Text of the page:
I ran into 5 mildly interesting things. Before I go into them, I'd like to let you (what readers there are) that at some point soon I'll try to incorporate more humorous items into the blog. For some reason, those few comments I've received thus far have been on mildly amusing points or serious ones. Okay, that made no sense. Pffft. I've rarely let logic slow me down, I see no reason to start right now. That also makes little sense. ::Sigh:: Can you tell it's a Monday morning?

Btw, I may or may not post again later. I'm going to the eye doctor (I think he's a retina specialist -- no ordinary ophthalmologist for me since my bout of optic neuritis 1.5 years ago) this afternoon so there's a good chance I'l be blind or, at the very least, unable to see clearly for much of the rest of the day (after the appointment). These things are always such fun. As much as the field vision tests. Y'know, the ones where I feel like I have ADD.

News Bites (Rabies Sold Separately)

Apparently there are new overtime pay rules in effect. The CNN article mentions that some lawyers are upset since they'll lose work. It also mentions that it's going to take some litigation before these rules are sorted out, not unlike Blakely. So, in essence, as it relates to lawyers, some will lose work while others will gain work. Good to know.

In other not-quite-news, here's an Astronomy Picture of the Day (courtesy of NASA) showing what the Earth looks like at night. The picture is a composite of satellite photos. Very cool. I'm the pinprick of light in the middle of Connecticut.

Here's a User Guide to Using Linux. Personally, I haven't played around with non-Windows OS' yet (e.g. Linux). When I get my next computer in a year or two, I'll start monkeying around on my old machine. Until then, I need it to work without complications or reserves. Not reserves of jam, reserves as in, oh nevermind.

Jeremy has 10 pieces of advice for the first week of law school. Good stuff. "What's this? You're wearing the shirt of the band you're going to see? Don't be that guy." (link)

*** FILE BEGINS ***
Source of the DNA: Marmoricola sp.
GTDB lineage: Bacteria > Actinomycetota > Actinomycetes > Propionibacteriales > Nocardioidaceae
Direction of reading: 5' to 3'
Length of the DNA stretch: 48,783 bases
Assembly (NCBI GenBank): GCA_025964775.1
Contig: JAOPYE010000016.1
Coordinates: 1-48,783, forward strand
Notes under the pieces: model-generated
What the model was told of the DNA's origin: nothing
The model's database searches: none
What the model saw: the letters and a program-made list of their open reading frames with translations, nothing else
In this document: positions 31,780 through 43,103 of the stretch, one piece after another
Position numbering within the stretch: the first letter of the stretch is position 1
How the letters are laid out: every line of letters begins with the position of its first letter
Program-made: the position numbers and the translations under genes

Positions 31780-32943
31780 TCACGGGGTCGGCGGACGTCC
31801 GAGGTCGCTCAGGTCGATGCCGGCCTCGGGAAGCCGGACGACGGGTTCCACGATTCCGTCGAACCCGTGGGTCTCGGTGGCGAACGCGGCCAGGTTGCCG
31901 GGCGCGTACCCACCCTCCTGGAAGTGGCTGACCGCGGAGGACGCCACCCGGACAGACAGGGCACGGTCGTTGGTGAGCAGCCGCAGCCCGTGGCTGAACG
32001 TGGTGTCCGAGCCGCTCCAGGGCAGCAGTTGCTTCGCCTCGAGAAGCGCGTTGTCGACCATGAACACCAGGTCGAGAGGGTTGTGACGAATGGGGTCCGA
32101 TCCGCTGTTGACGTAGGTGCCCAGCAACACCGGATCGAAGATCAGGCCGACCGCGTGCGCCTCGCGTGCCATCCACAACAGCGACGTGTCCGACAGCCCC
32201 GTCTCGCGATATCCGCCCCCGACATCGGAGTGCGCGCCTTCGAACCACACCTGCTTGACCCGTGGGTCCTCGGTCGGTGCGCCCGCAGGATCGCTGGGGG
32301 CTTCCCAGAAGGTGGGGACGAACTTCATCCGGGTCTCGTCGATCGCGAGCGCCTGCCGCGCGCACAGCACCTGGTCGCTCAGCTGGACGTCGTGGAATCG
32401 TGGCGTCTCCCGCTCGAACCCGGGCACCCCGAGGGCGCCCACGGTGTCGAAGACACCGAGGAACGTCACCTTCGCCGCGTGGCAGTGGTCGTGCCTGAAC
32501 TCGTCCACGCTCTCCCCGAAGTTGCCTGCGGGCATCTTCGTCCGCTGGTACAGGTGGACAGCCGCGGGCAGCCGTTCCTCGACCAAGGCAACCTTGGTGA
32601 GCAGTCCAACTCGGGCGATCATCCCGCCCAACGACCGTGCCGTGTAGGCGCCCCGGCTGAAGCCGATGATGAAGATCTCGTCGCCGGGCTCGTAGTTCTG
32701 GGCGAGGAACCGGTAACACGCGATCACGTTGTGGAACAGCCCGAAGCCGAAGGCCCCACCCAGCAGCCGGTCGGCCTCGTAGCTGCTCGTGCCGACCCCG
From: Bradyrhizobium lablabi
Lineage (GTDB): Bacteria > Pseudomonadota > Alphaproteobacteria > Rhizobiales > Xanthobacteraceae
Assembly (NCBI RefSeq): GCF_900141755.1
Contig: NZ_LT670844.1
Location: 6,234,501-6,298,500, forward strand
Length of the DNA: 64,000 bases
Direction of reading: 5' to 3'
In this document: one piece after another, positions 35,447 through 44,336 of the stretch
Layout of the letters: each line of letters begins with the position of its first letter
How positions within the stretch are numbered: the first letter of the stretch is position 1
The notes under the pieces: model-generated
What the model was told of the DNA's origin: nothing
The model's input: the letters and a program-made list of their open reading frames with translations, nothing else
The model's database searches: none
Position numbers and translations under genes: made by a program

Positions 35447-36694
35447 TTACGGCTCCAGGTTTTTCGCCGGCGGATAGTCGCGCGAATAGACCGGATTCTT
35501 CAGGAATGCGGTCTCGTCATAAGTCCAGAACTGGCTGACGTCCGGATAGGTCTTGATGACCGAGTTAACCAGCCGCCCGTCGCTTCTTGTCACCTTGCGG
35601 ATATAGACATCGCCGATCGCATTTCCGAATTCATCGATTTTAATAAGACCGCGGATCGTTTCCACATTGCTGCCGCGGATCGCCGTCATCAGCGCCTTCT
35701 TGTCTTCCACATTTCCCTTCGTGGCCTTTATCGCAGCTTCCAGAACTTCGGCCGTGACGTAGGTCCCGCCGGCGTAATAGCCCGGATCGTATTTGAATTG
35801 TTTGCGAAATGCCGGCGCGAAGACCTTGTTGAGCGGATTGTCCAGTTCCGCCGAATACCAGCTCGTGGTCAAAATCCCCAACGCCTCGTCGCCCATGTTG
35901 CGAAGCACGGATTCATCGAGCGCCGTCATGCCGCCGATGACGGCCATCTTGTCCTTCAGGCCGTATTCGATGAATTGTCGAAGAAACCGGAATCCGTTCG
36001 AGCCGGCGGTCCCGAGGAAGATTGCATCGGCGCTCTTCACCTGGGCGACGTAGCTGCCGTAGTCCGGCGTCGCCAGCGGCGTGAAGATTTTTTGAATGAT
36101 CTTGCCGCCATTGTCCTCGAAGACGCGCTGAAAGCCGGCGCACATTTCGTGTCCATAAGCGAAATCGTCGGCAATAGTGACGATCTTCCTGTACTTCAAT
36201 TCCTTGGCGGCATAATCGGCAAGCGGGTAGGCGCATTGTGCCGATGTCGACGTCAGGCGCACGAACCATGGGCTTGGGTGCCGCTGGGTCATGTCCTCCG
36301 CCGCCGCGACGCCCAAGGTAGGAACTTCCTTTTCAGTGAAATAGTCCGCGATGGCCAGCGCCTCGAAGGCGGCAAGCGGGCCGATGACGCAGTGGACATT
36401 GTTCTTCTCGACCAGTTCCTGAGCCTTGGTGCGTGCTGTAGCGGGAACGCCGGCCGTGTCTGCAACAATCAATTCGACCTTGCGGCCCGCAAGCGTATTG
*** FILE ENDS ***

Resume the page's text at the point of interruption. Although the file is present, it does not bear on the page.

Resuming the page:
Last but not least we have a Slashdot post on robotics news. The one that particularly interests me is: "A Californian counselor has just patented the ten ethical laws of robotics." I'll have to see if I can find that patent. Could be fun reading, could be a good patent. Who knows!

That's what I've got thus far for today! Don't forget to tune in to Lessig's Blog as Judge Posner begins his blogging stint. Cheers!

Addendum: A post on PHOSITA clued me in to this Scientific American article on that most famous of patent clerks, one Albert Einstein. As I was a physics phreak (forgive the leet-speak spelling), it's always interesting (for me) to learn more about Einstein and his legacy. As for you, my faithful readers, I recommend starting with F = ma and p = mv and if you remember what those two mean, you should be ashamed of yourself unless you were a physics major or minor. For shame!!! [11:32 AM]

Sunday, August 22, 2004

Pop Rocks Not Just A Candy

While flipping between the Olympics (NBC) and Who's Line Is It Anyways (ABC Family), I learned of a mildly interesting new show in September (starts on the 10th at 8pm) on ABC Family. It's called Pop Rocks and stars actor Gary Cole of Office Space Lumbergh fame ("Milt, we're gonna need to go ahead and move you downstairs into storage B. We have some new people coming in, and we need all the space we can get. So if you could go ahead and pack up your stuff and move it down there, that would be terrific, OK?" - link) as a former rock star who is invited to reunite with the other members and perform one final concert for a heap of moolah. The catch? None of his family or friends knows about his secret past. (Production Release here).

The show probably wouldn't have caught my eye except for Lumbergh, I mean Gary Cole. Because he's starring in it, I might just tune in for the first episode or two. It's Lumbergh!!!

ADDENDUM: My reaction to/review of the movie can be found here. Cheers! [12:16 AM, 9-11-04]

Saturday, August 21, 2004

The Alcoholic Lawyer

Larry the Longhorn (of Lonestar Expat) has a post (in which he sites this post from Dave!) on law students and substance abuse.

In my Legal Profession class (aka Ethics for Lawyers, an oxymoron that isn't), we're told that lawyers, as a profession, have one of the highest rates of substance abuse. A 2001 article claims:
A study in Washington and Arizona found 19 percent of lawyers suffer from alcoholism, and another 3 percent are addicted to cocaine and other drugs—a cumulative 22 percent rate of addiction.
Here's an excellent 21-page article by Brooke Meredith Budde on this topic. Here's a New York Lawyer article. Here's a Law.com article.

Here's a paragraph from a Michigan Bar article:
An often-quoted Johns Hopkins University study measured the prevalence of Major Depressive Disorder within a number of occupations and found that of 28 occupations compared statistically, lawyers were most likely to suffer from depression and 3.6 times more likely than average to do so. Studies also show that one of the leading causes of premature death in the legal profession is suicide. Lawyers also suffer unusually high rates of substance abuse and a variety of mental and physical problems.